A frequent question we field from small and medium-size businesses is how much they should spend on marketing. This can be a tough question for seasoned businesses, and even tougher for startups.
While there’s no one-size-fits-all formula for calculating how much you should spend, we can offer some guidelines. The Service Corps of Retired Executives (SCORE) and the U.S. Small Business Administration (SBA) define the variable for a proper marketing budget to be between 2% and 10% of sales, noting that the total for business-to-consumer (B2C), retail and pharmaceuticals can exceed 20% during peak brand-building years. As an example, at 5% of gross, a company with $3 million in revenues would consider allocating $150,000 a year for marketing.
B2C budgets are generally higher than business-to-business (B2B) because the cost of reaching a large population through broadcast media can be quite expensive. B2B budgets are typically lower due to smaller target audiences and sleeker, niche marketing solutions.
Nailing down a number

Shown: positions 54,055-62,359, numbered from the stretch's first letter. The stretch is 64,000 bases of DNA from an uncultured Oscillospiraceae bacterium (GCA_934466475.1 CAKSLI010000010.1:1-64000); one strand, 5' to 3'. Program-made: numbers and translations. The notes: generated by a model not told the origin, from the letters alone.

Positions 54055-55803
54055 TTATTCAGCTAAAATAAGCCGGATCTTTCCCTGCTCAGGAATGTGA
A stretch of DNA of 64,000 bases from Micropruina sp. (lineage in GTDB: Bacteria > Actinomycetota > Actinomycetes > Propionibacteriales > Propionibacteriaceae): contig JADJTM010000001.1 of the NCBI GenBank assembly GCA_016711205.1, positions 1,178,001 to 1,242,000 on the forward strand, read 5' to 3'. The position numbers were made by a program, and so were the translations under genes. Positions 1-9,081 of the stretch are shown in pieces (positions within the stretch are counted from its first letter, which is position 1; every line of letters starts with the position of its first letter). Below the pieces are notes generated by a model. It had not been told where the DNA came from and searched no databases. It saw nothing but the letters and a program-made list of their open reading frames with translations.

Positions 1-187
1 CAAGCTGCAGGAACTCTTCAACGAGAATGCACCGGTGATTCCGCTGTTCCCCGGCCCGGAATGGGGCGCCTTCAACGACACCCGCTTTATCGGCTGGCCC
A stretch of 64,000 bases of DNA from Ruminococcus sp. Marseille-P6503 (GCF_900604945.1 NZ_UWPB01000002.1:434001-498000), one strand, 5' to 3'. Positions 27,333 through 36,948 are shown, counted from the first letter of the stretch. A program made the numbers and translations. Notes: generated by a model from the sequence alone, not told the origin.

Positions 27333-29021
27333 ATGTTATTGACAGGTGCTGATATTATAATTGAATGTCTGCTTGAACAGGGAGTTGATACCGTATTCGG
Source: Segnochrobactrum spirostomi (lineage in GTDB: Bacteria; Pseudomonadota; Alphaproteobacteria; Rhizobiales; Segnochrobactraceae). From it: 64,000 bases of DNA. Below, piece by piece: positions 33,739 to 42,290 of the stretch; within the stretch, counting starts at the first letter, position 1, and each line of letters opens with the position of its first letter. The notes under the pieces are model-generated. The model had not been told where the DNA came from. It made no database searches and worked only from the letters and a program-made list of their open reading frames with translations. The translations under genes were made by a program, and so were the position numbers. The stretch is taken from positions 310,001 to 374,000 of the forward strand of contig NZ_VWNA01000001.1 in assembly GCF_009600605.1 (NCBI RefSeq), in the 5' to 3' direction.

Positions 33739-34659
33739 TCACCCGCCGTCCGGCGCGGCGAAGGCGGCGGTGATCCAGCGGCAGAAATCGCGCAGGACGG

Although many companies determine their marketing budgets as a percent of gross revenue, that doesn’t mean they pick an arbitrary number within the recommended range. So how do you arrive at a percentage that’s right for you?
Often, the percentage is determined by industry and size, so it’s smart to reach out to industry associations you belong to for benchmarking information. Additionally, many CPAs subscribe to research software and may be able to help you with your industry information.
What items belong in the marketing budget?
The fictional $150,000 budget set for a company with $3 million in revenues might sound like a lot at first, but not when you consider all that goes into it. The budget will support in-house marketing salaries, agency and public relations fees, media buys, printing, mailing, postage, trade shows, memberships, website, etc. So you can see how quickly the numbers add up. SCORE provides a handy worksheet to help you along on its website.
Regardless of how you arrive at the final figure for your marketing budget, it must be one that realistically supports your sales plan and returns an appropriate ROI. Depending on corporate goals, your budget may be 4% this year and 8% next year. And if you are new to the marketplace, you have to spend more aggressively to establish your business objectives.